Loss Is In The Details

I would never have noticed except that Pam pointed it out to me as I looked at her mother Nora sleeping in the hospital bed:  She did not have any eyebrows.  There were two crescent depressions in their place. “That’s because when Mom was eighteen years old she thought she would be smart and shave off her eyebrows and put makeup there to look like she had them. But they never grew back. So I would always see her, flipping out her little mirror, and making her quick little movements with her cosmetic pencil to make them keep looking like they were there. So it’s weird looking at her face and not seeing anything there where the eyebrows should be. So I miss seeing them there and now that she is too weak to use her liner I miss seeing her fill in those two bare recessed spots on her face.” Thus her mother had surrendered even her stand-in eyebrows for good.

Nora’s granddaughter Merced was there too, reminiscing about this micro story of the eyebrows as well. Meanwhile I could not help but notice that Pam’s and Merced’s eyebrows were only minimally present on their faces, like the sketchiest of crescents.  After everyone ran out of things to say about eyebrows, the talk tilted away from intimacy and more towards small talk, as if they were afraid anything more than a normal pause would hint they had enough of seeing a hospice chaplain and that I should go. Merced announced she was a real estate agent. I said, “I bet you encounter plenty of emotional drama with people buying and selling such an important thing like a home.”  “Oh yes,” she agreed. “Each home has its own story.”

I thought about Merced’s remark, and all that it implied. So much emotion and personal history is invested in the places we dwell in, and so much loss and confusion faced when we sell them. Then there is so much disorientation upon occupying another. If one little thing out of place like eyebrows gone missing can throw us off it is no wonder what a confounding experience it is to move into a new place.

Nora of course, who had transferred to a hospice residence, was in alien surroundings.  But almost constant sleep guarded her from registering all the other things she had given up besides the mock eyebrows. She still had one more “home” left to move to, and the story about that place is perhaps the one most often told albeit with so little to go on besides the hypotheses of one’s religion.

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Reprinted with permission from the blog, Expired and Inspired in the Jewish Journal, June 27th, 2018 at this link: http://jewishjournal.com/blogs/expiredandinspired/235492/loss-details-rabbi-karen-b-kaplan/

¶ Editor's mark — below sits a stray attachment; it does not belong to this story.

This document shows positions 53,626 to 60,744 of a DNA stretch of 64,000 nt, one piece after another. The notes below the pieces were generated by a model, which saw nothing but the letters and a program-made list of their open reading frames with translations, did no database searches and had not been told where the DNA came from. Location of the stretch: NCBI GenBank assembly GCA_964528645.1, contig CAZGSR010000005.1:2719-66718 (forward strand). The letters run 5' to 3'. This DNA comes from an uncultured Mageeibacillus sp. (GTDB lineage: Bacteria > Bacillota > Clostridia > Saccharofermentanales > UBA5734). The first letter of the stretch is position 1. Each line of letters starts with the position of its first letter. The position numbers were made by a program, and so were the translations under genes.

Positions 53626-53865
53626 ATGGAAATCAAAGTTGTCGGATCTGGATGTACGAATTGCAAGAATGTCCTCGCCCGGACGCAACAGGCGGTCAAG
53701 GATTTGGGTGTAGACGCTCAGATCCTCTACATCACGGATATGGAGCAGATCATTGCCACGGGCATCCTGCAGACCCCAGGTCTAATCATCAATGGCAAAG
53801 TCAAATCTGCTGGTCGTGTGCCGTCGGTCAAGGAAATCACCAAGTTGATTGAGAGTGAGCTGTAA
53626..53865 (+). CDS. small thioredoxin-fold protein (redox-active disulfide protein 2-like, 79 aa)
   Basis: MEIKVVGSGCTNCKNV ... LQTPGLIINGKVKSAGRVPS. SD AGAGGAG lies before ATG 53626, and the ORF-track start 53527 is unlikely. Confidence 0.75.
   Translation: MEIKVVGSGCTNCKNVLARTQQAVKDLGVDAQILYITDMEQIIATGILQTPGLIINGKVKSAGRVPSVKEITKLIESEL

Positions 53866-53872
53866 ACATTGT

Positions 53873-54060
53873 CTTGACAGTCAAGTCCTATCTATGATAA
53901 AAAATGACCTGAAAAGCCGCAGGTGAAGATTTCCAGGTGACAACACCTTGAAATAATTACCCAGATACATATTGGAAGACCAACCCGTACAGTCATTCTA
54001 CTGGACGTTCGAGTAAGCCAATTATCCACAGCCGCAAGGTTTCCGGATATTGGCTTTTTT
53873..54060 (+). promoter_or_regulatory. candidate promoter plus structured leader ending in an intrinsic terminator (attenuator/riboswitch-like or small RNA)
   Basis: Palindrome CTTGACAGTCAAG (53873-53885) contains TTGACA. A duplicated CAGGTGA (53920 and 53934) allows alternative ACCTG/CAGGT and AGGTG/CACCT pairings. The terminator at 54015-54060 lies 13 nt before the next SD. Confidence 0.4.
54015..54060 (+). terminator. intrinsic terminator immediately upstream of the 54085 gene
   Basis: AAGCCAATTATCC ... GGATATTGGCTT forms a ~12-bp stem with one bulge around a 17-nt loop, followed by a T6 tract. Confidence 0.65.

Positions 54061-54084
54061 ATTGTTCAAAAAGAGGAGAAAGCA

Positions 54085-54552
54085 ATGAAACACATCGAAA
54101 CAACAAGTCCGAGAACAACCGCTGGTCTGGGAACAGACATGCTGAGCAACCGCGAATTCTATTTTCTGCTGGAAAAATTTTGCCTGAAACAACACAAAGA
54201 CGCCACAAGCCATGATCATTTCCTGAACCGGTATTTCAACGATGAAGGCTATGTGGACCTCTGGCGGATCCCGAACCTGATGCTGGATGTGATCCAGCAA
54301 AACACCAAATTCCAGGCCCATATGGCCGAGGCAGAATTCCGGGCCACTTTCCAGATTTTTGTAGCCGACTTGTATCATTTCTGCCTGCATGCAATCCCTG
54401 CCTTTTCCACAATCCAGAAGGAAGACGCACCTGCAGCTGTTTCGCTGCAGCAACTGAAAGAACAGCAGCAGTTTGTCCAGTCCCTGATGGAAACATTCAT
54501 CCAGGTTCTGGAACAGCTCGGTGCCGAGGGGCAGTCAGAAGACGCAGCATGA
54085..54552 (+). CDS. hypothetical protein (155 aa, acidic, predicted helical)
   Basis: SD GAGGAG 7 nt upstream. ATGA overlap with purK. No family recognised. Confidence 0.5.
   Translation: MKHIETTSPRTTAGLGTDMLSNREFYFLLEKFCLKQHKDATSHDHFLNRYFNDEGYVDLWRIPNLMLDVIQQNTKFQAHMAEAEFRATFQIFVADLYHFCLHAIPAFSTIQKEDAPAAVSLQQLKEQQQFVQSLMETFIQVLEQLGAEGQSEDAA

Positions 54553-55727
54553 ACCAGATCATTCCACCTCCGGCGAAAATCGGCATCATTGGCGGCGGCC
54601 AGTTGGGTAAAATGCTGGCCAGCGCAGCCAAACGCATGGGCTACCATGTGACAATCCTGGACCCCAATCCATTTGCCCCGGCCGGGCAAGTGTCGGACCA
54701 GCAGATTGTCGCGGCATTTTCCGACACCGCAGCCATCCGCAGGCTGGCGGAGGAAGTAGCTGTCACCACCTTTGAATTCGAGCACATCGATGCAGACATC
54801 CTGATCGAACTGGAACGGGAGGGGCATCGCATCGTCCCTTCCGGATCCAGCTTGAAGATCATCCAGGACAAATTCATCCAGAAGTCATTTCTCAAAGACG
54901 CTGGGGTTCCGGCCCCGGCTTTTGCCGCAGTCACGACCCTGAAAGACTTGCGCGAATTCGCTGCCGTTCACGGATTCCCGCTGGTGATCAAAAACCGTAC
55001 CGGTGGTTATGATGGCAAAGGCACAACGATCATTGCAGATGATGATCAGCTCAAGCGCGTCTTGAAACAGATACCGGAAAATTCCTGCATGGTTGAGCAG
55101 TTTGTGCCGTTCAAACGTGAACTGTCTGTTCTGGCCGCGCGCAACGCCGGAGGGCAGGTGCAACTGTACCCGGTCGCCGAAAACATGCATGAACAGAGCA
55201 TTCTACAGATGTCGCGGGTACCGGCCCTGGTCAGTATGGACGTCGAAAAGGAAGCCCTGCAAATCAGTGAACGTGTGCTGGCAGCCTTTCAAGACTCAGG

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On a personal note, this week marks the 5th anniversary of my blog, Offbeatcompassion. Would that be considered a “venerable” age in the blogosphere?

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Not The Last Word On Last Words

There is a mystique out there that a dying person’s last words will contain rare wisdom or will give us a clue about what awaits us in the Beyond.  Emily Dickinson’s last words were supposedly, “I must go in, for the fog is rising.” Even if she did say this, for the overwhelming majority of us, the idea of our last words being jam-packed with significance is just a romanticizing of the end of life. The death scenes in many movies of a loved one saying a few brave words, letting out a sigh, and then turning their head away as they painlessly depart are no closer to the truth.  Also, I am skeptical of people having the presence of mind at the very end to be witty as in the famous quote by Oscar Wilde, purportedly his last: “This wallpaper and I are fighting a duel to the death. Either it goes or I do.”

Sorry to shatter this myth, but my experience on the job as a hospice chaplain is that last, or close to last words, are often mundane or consist of expressions of discomfort. “I am thirsty.” Or “I’m dizzy.” Or, “What time is it?” Or, “Oh my stomach hurts and I have to go to the bathroom” is more likely. Or something confused, as when I gave a woman some tepid tap water and she said, “That is the most delicious thing I have ever tasted.” There may not be any words at all, of course, if the patient is unresponsive or can no longer verbalize or is unintelligible or incoherent.